Limbo May 2015

I never intended to share this when I wrote it almost two years ago just before leaving Berlin, but in retrospect, it’s uncommonly raw and I think it’s important to talk about the hardships of long term travel.

When I got back from Paris a week ago, I was so relieved to have my own bed again and be able to sleep in. I decided to give myself a day to rest and allow myself to sleep all day and watch movies in bed without feeling guilty. Just one day to recuperate and be a lazy bum without guilt. Well, that day came and passed. Then the next day came, and I realized my motivation to do the things that I came to Berlin to do was gone. Sightseeing, meeting people, making friends, doing freelance work… all of these things suddenly seemed completely pointless - like a massive waste of time and energy. Why should I get out of bed and meet people? I’m only going to move to the next location and have to make even more friends and who knows if I’ll ever even see these people again. All the while, I was noticing a deep desire to be around close friends. Friends that I could spill my emotions to and that would remind me that I’m awesome and could openly tell me to suck it up and work through my problems. Friends that would put up with my rambling on about how I’m clueless about what I’m doing with my life.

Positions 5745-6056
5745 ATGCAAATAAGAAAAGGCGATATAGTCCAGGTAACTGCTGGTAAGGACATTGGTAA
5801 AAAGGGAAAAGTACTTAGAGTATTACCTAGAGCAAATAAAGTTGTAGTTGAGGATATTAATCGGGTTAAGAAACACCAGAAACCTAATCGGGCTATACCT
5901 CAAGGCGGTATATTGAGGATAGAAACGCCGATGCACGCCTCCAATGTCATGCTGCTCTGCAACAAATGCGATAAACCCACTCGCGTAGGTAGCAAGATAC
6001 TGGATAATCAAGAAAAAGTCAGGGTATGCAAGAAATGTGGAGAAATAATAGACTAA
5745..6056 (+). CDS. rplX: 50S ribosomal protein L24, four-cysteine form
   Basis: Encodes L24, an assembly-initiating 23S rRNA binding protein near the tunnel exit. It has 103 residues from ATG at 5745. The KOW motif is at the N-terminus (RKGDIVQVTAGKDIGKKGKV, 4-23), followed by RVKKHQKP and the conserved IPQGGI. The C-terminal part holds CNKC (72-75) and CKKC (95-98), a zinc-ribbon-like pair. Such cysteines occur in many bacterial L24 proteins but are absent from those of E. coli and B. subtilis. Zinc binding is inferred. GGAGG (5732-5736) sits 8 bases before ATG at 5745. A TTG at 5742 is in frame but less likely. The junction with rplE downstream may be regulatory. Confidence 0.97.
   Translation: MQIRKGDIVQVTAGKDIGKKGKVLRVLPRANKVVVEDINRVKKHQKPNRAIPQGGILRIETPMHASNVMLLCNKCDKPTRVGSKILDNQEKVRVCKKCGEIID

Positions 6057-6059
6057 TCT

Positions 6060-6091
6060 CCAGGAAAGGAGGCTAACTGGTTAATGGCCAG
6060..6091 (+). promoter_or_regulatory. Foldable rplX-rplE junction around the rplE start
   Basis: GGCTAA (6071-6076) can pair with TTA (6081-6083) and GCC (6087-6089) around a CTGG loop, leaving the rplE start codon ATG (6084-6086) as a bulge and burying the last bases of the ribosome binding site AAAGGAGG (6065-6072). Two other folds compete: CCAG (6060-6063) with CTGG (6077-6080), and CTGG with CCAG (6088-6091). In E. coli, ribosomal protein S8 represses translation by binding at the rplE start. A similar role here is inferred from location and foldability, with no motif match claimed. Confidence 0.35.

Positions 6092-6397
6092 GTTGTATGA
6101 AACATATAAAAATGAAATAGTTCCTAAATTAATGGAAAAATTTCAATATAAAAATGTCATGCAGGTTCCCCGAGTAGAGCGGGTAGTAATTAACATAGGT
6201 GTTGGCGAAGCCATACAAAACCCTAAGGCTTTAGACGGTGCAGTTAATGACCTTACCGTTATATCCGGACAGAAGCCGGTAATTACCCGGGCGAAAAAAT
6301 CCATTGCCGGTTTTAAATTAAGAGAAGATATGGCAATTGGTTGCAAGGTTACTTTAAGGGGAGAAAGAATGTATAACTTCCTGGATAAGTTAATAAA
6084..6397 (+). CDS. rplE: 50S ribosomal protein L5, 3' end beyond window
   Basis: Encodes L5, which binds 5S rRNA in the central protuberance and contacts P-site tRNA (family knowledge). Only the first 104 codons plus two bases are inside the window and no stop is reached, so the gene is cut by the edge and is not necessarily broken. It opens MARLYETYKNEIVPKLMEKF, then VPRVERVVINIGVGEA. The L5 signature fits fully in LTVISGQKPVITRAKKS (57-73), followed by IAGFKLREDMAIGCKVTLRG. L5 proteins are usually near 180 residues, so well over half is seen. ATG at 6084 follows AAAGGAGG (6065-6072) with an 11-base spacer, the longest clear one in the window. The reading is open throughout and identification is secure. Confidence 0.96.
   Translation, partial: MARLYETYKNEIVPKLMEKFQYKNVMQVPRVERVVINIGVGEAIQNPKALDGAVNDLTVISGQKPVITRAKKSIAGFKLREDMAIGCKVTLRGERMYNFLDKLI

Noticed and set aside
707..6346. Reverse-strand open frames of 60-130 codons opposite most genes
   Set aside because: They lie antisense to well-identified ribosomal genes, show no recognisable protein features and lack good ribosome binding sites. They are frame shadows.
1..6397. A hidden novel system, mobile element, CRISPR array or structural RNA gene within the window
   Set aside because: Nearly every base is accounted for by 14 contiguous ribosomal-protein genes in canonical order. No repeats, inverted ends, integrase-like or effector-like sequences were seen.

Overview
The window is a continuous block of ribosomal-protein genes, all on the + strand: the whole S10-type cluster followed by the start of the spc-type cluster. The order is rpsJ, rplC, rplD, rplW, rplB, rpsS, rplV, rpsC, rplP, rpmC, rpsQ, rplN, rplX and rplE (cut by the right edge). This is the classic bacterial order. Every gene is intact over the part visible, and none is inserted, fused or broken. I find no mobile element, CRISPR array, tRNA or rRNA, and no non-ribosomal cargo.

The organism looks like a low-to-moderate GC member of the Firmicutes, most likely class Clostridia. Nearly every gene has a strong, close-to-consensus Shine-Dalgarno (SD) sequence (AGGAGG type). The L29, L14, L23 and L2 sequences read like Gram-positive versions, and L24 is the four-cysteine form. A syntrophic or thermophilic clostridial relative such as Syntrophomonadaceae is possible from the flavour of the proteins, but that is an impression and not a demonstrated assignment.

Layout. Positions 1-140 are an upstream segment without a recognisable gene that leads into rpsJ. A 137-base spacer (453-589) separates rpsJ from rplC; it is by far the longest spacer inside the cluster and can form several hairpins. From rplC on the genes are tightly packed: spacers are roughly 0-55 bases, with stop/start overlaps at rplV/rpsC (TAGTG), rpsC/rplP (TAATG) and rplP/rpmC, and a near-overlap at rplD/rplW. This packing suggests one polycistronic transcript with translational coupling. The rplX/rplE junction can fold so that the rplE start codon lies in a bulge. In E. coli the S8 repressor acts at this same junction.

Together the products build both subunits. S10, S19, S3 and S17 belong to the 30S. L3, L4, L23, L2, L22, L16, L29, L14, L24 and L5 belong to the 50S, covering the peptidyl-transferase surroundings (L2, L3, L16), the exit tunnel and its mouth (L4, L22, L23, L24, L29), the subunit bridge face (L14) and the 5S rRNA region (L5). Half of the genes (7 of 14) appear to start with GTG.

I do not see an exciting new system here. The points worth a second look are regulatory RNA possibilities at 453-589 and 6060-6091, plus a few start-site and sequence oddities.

This feeling was all too familiar, unfortunately. It’s the feeling of stagnation. That feeling when you know you’re only going to be living there for a little while longer, yet you’re just stuck in limbo, waiting for some magical thing to happen. Perhaps you are waiting for school to end, or waiting to finish up your last two weeks of a job. Or perhaps you’re waiting for a flight. Or perhaps you’re just waiting for yourself to decide what to do next. When you’re stuck in this limbo, there’s no point in making new friends. There’s no point in cleaning your apartment. There’s no point in going out and sight seeing. There’s no point in any of it because you’re just about to leave. You’re mentally checked out of the here and now and you’re living in the there and then.

When I recognized this stagnation that I had slumped into, I decided it was purely the discrepancy between the reality that I was consumed by and the vague plan that I had imagined up for myself upon arriving in Berlin. My vague plan and expectation was to stay in Berlin until mid-November. I don’t want to go into the reasons for this plan, but at some point the reasons for why this plan existed and the realities of what my situation actually looked like had diverged, and I had not yet mentally processed this divergence.

So. I woke up today and I decided my time had come to move on.